Vegetable Diaries: Baked Sweet Potato Latkes and Scallion Yogurt Sauce


Let’s be honest, latkes are really just Jewish French fries.

Well, maybe that’s not quite right.

For many fans, I’m sure that the salty crunch of early winter latkes conjure childhood memories of standing around warm kitchens, helping mothers and grandmothers and aunts laboriously grate potatoes, measure flour and fry with abandon. For those who still take an old-school, family-focused and fry-happy approach to potato pancakes, I appreciate your sense of traditionalism and suggest you invest in a splatter screen.

I take a slightly different route. The thing is, as with perfect French fries, I’ve been known to have an “I’ll just have one more bite” approach when eating latkes that leaves me with greasy fingers and a guilty conscience. Rather than spreading that effect out over eight nights, I’ve looked for a lighter method of making (and enjoying) my favorite holiday food.

These latkes, which contain grated sweet potatoes, onions and a scant amount of flour, are tossed with a host of different spices and then baked until crisp. No, they will not have the same texture as fried latkes. But they are decidedly better for your health and still overwhelmingly delicious. And, since these latkes are all cooked at the same time on a single sheet pan, you can toss them in the oven and get back to preparing the rest of your holiday meal.

I served them with a cooling scallion yogurt sauce with small additions of cumin, lemon juice and honey.  For a kid-friendly alternative, apple sauce would work well too.

Once the potatoes and onions have been grated, this is an easy (and not overly messy) recipe to work on with kids. Invite them to hand-mix the potatoes and spices, measure out each latke and flatten them with the back of a spoon.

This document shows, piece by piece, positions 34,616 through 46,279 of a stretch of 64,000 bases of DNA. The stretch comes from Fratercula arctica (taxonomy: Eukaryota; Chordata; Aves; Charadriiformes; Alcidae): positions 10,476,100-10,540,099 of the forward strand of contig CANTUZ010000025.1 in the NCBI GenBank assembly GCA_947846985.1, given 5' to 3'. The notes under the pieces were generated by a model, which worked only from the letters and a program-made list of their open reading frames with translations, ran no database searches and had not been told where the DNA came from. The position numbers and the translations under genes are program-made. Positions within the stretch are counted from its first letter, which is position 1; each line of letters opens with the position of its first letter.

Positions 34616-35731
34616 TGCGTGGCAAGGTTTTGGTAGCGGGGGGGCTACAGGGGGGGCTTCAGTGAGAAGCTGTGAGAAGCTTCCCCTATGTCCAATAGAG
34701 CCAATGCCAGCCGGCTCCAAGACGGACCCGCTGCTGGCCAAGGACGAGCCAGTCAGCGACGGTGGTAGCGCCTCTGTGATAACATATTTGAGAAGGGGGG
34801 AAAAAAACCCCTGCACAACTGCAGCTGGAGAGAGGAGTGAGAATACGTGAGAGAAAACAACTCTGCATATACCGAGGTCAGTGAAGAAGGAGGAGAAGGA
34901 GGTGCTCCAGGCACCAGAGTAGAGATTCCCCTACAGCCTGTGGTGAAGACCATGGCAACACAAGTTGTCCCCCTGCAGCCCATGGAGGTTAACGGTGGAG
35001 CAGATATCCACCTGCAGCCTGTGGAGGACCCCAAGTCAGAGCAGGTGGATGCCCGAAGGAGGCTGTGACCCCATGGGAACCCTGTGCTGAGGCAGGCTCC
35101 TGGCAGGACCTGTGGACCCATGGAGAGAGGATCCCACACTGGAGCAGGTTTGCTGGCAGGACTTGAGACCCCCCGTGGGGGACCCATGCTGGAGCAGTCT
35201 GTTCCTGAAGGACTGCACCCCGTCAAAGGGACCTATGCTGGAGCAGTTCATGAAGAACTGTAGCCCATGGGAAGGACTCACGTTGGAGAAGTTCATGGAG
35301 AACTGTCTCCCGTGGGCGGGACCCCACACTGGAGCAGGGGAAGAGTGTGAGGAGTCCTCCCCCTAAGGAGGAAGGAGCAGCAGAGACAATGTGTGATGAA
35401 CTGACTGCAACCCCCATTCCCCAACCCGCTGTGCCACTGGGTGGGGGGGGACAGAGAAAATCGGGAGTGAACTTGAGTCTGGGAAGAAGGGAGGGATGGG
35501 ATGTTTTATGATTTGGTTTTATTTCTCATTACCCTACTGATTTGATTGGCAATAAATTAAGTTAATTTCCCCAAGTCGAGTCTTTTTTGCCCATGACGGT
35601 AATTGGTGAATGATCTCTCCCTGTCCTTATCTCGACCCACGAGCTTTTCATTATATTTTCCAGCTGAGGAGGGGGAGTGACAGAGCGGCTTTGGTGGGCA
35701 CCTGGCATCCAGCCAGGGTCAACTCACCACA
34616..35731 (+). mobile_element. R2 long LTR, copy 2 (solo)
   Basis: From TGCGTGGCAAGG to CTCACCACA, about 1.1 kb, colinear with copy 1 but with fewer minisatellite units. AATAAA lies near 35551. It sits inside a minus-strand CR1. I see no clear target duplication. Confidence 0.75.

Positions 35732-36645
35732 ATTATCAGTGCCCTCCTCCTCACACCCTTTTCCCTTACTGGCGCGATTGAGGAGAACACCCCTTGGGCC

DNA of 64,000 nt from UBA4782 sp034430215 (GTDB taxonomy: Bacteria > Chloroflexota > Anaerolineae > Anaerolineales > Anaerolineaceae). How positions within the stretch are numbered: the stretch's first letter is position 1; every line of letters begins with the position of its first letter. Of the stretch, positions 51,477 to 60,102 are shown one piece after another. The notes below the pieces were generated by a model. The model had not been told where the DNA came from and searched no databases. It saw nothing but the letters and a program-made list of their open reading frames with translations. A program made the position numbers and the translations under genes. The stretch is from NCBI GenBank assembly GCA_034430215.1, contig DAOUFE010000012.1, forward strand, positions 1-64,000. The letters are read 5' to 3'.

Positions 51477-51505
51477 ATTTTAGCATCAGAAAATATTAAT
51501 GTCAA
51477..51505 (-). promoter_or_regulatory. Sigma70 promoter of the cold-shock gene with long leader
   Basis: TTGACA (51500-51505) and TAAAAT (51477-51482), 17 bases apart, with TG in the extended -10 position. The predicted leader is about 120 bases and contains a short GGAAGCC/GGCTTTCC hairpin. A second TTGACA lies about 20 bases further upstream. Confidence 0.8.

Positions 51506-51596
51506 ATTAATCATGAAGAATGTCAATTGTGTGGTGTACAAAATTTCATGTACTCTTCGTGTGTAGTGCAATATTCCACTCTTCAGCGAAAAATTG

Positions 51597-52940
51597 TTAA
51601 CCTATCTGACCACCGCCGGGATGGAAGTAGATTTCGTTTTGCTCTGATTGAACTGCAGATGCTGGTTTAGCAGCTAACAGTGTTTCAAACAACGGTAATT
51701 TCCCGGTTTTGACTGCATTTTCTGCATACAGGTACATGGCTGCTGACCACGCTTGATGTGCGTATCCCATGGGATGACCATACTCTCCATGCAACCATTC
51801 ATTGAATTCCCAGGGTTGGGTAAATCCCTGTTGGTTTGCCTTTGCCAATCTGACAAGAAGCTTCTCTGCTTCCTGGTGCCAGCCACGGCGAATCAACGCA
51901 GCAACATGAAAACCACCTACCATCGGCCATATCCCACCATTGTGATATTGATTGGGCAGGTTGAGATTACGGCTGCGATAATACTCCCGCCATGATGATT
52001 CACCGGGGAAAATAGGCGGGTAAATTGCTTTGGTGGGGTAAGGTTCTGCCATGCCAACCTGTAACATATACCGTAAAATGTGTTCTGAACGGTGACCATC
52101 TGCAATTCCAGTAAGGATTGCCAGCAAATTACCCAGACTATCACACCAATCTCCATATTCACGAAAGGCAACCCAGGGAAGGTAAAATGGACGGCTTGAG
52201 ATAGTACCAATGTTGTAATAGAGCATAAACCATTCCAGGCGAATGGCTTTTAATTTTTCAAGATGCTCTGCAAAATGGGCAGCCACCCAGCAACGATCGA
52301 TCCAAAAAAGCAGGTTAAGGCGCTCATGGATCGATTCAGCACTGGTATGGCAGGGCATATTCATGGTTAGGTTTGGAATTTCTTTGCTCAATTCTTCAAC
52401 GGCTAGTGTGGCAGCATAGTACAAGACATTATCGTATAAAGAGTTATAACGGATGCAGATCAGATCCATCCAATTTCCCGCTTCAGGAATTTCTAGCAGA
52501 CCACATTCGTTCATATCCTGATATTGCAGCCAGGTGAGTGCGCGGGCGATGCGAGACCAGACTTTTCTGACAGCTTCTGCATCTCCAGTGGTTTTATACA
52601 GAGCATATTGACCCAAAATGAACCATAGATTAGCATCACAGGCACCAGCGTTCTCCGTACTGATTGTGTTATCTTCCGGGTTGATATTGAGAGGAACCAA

From a nutritional standpoint, sweet potatoes are one of the most nutrient-rich foods available. Packed with beta-carotene, vitamins A and C, they’ve been shown to have a positive effect on helping to control blood sugar levels and reduce inflammation.

Happy Holidays!

Baked Sweet Potato Latkes

When grated, the sweet potatoes and onions will be water-dense and soggy. Squeeze out their excess liquid through the sieve or by using a paper towel before combining with other ingredients.

3 sweet potatoes, grated
1 sweet onion, grated
2 eggs, beaten
1/2 teaspoon cinnamon

1/4 teaspoon ground ginger
1/2 teaspoon cardamom
1 pinch grated nutmeg
1/2 teaspoon salt
3 Tablespoons flour
1/2 teaspoon baking powder

Scallion Yogurt Sauce
1/2 cup 2% or 0% Greek-style yogurt, drained for 1 hour to remove excess liquid
3 scallions, thinly sliced
1 teaspoon cumin
1/2  teaspoon honey
juice of 1/2 a lemon
1/2  teaspoon salt


1. Preheat the oven to 400 degrees. In a small bowl, stir yogurt, scallions, cumin, honey, lemon and salt. Your sauce is done!

2. Grate sweet potatoes, squeeze out excess moisture through a paper towel and place in a large mixing bowl. Repeat process with onions and add to bowl. Add cinnamon, ginger, cardamom, nutmeg, salt, flour and baking powder to potato mix.

3. In a separate bowl, gently beat eggs. Add to potatoes and mix well (use your hands and really make sure all of the spices and flour are evenly distributed).

4. Line two baking sheets with parchment and gently wipe with vegetable oil to coat with a non-stick spray. Using a tablespoon measure, scoop out latkes onto baking sheet and gently flatten with the back of a spoon.

5. Bake latkes for 20 minutes. Remove from oven, flip and bake for an additional 20 minutes or until slightly crunchy.

Mallory Stuchin, a native Manhattanite, is the food editor for She is also a natural foods chef and has worked for Mario Batali. Her writing has previously been featured in The New York Observer, Glamour and Maxim, as well as other publications in New York and Los Angeles. Mallory has also studied Ashtanga yoga in Mysore, India and has taught classes at PURE Yoga and New York University. You can follow her on Twitter @malstuch.

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